Point of View

 There are several ways to consider ‘point of view’ in a story.

Objectively, one can look to see whether a story is told from the first person, second person or the third person point of view. The narrator in a story told from the first person point of view uses the pronoun “I”, while the narrator in a story told from the third person point of view uses the pronoun “he” or “she”. In the second person point of view, the story is told using the pronoun “you’. Here are some picture books that illustrate this concept.

First person point of view:
Beaumont, Karen. I Ain’t Gonna Paint No More! Harcourt, 2005.
Bunting, Eve. Riding the Tiger. Clarion Books, 2001.
Carrier, Roch. The Hockey Sweater. Tundra Books, 1979.
Carter, Anne Laurel. Under a Prairie Sky. Orca Publishers, 2002.
Gregory, Nan. Pink. Groundwood Books, 2007.
Hesse, Karen. Come on, Rain! Scholastic Press, 1999.
Keats, Ezra Jack. Peter’s Chair. Harper & Row, 1967.
Maloney, Peter. The Magic Hockey Stick. Dial Books for Young Readers, 1999.
Parker, Robert Andrew. Piano Starts Here: The Young Art Tatum. Schwartz & Wade Books, 2008.
Recorvits, Helen. My Name is Yoon. Frances Foster Books, 2003.
Royston, Angela. Ancient Greek Adventure. Crabtree, 2011.
Royston, Angela. Space Blog. Crabtree, 2011.
Spilsbury, Richard. Deep Sea Exploration.  Crabtree, 2011.

Second person point of view:
Christian, Peggy. If You Find a Rock. Harcourt, 2000.
Hubbard, Ben. Desert. Crabtree, 2011.
Tan, Shaun. The Red Tree. Simply Read Books, 2003.
Thomson, Sarah L. Imagine A Day. Atheneum Books for Young Readers, 2005.

Third person point of view:
Bridges, Shirin Yim. Ruby’s Wish. Chronicle Books, 2002.
Carle, Eric. Mister Seahorse. Philomel Books, 2004.
Nivola, Claire A. Planting the Trees of Kenya. Frances Foster Books, 2008.
Park, Linda Sue. The Firekeeper’s Son. Clarion Books, 2004.
Polacco, Patricia. Thank you, Mr. Falker. Philomel, 1998.
Seymour, Tres. Pole Dog. Orchard Books, 1993.

Subjectively, one can look at “point of view” quite differently:

Character as an observer:
Carle, Eric. Mister Seahorse. Philomel Books, 2004.
Carter, Anne Laurel. Under a Prairie Sky. Orca Publishers, 2002.
Hesse, Karen. Come on, Rain! Scholastic Press, 1999.
Rylant, Cynthia. In November. Harcourt, 2000.
Seymour, Tres. Pole Dog. Orchard Books, 1993.

Character as an instigator of change:
Beaumont, Karen. I Ain’t Gonna Paint No More! Harcourt, 2005.
Bridges, Shirin Yim. Ruby’s Wish. Chronicle Books, 2002.
Brown, Don. Odd Boy Out: Young Albert Einstein. Houghton Mifflin, 2004.
Howe, James. Otter and Odder.  Candlewick Press, 2012.
Nivola, Claire A. Planting the Trees of Kenya. Frances Foster Books, 2008.

Character as being willing to change:
Bunting, Eve. Riding the Tiger. Clarion Books, 2001.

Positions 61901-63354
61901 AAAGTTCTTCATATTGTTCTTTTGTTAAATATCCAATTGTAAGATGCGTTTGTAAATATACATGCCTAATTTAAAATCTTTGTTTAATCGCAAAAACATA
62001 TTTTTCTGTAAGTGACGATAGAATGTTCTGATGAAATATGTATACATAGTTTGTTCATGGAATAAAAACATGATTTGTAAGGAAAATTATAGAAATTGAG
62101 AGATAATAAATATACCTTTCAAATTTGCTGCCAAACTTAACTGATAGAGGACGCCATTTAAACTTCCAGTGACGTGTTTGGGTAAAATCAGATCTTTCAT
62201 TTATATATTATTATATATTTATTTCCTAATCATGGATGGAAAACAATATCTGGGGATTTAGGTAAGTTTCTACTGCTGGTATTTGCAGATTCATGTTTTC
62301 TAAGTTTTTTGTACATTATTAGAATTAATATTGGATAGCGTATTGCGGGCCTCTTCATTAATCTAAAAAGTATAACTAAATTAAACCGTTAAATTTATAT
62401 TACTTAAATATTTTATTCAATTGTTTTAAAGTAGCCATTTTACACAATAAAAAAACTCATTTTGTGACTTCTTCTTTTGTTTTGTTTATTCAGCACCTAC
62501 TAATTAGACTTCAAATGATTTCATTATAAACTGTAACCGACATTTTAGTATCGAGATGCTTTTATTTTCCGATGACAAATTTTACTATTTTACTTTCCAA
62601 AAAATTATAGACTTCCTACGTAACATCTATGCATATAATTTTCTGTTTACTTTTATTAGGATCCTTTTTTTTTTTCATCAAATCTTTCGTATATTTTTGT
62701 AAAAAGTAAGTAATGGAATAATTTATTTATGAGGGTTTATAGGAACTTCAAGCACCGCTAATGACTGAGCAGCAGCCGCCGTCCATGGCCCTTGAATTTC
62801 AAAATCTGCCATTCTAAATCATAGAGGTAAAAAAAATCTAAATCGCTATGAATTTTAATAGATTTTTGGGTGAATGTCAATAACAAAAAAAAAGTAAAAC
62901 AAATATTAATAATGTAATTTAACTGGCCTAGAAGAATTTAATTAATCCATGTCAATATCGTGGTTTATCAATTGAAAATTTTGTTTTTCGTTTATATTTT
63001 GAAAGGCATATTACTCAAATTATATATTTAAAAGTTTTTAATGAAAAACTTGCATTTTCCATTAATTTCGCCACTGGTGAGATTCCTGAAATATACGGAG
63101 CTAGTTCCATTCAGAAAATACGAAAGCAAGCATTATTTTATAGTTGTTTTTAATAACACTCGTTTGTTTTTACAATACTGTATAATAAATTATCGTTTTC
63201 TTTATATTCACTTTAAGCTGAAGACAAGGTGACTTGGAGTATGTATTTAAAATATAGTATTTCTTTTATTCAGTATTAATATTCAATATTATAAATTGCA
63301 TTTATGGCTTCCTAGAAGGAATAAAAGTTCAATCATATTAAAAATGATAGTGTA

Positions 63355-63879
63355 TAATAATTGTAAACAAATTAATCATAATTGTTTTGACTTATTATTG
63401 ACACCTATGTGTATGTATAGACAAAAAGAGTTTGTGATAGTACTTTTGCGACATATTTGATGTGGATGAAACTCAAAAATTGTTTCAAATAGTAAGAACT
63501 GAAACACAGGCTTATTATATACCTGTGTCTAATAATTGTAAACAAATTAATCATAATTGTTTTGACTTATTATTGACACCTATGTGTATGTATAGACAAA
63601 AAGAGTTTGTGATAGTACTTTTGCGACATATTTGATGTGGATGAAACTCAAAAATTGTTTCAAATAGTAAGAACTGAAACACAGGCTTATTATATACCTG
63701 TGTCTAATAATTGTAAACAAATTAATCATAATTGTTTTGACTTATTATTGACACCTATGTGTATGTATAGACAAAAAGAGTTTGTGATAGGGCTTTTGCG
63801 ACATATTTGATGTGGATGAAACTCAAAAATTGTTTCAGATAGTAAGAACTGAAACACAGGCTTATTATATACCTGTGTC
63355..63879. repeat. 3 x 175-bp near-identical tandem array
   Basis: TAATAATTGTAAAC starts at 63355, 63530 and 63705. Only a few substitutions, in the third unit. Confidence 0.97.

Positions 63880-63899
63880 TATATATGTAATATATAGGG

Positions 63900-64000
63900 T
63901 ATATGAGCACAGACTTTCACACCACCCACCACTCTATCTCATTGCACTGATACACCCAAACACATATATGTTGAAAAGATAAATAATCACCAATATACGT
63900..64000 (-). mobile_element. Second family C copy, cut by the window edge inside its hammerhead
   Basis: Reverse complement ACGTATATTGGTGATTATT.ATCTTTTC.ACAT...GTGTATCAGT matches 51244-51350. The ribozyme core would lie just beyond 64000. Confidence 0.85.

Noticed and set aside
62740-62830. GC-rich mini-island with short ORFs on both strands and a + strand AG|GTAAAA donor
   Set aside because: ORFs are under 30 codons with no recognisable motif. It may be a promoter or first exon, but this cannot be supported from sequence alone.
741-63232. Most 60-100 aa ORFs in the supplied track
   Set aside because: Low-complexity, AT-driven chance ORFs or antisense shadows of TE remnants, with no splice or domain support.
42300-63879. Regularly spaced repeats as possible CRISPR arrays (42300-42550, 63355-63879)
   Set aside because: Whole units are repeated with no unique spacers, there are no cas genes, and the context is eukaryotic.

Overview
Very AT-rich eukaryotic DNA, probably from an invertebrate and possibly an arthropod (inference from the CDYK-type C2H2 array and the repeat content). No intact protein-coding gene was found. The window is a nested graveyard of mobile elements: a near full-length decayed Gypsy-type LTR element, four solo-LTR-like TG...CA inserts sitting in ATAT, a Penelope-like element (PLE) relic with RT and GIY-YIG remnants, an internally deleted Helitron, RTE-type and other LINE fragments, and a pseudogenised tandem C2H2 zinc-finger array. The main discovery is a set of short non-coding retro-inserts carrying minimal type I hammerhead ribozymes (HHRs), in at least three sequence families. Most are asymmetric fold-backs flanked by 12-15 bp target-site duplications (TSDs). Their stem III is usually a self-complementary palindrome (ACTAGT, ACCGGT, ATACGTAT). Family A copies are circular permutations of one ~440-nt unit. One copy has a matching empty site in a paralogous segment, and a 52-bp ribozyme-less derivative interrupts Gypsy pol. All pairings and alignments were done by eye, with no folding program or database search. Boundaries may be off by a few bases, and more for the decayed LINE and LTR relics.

Polacco, Patricia. Thank you, Mr. Falker. Philomel, 1998.
Gregory, Nan. Pink. Groundwood Books, 2007.
Keats, Ezra Jack. Peter’s Chair. Harper & Row, 1967.
Park, Linda Sue. The Firekeeper’s Son. Clarion Books, 2004.
Recorvits, Helen. My Name is Yoon. Frances Foster Books, 2003.

 

Another way of looking at point of view is by classifying the “type of conflict”:

Person versus Nature
Carter, Anne Laurel. Under a Prairie Sky. Orca Publishers, 2002.
Person versus Person:
Bridges, Shirin Yim. Ruby’s Wish. Chronicle Books, 2002.
Bunting, Eve. Riding the Tiger. Clarion Books, 2001.
Carrier, Roch. The Hockey Sweater. Tundra Books, 1979.
Keats, Ezra Jack. Peter’s Chair. Harper & Row, 1967.
Shannon, David. David Goes to School. Scholastic, 1999.
Person versus Self:
Park, Linda Sue. The Firekeeper’s Son. Clarion Books, 2004.
Polacco, Patricia. Thank you, Mr. Falker. Philomel, 1998.

The Day the Crayons Quit

It is sometimes fun to write alternate versions of a story, rewriting a story from the point of view of different characters.

Here is a story, to use as an example, that is told from the point of view of several different characters:
Browne, Anthony. Voices in the Park. DK Publishing, 2001.
Here is a story that contains letters written by crayons of various colours:
Daywalt, DrewThe Day the Crayons Quit. Philomel Books, 2013.
Here is a story that tells of Columbus’s arrival in the West Indies told from the point of view of a Taino Indian boy:
Yolen, Jane. Encounter. Harcourt, Inc., 1992.

Here is a story that is told from the whale’s point of view:
Spinelli, Eileen. Jonah’s Whale. Eerdman’s Books for Young Readers, 2012.

Here are some stories that you might like to use for rewriting:
Bunting, Eve. Riding the Tiger. Clarion Books, 2001.
Carrier, Roch. The Hockey Sweater. Tundra Books, 1979.
Polacco, Patricia. Thank you, Mr. Falker. Philomel, 1998.
Recorvits, Helen. My Name is Yoon. Frances Foster Books, 2003.
Seymour, Tres. Pole Dog. Orchard Books, 1993.
Shannon, David. David Goes to School. Scholastic, 1999.

 

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2 thoughts on “Point of View

  1. The point of view varies. Compare fiction with nonfiction, adapted novels with original graphic novels. Here is a link to a page that helps you analyze point of view in graphic novels: https://books.google.ca/books?id=AwZrSlcDQvEC&pg=PA28&lpg=PA28&dq=graphic+novel+first-person+point+of+view&source=bl&ots=WiVNgYto2t&sig=U1VWU8yJRqhwpZawC6Q1_lCBKhg&hl=en&sa=X&ved=0ahUKEwju7tCHxq7QAhVDHGMKHUBOC0oQ6AEIOzAF#v=onepage&q=graphic%20novel%20first-person%20point%20of%20view&f=false. Have fun!

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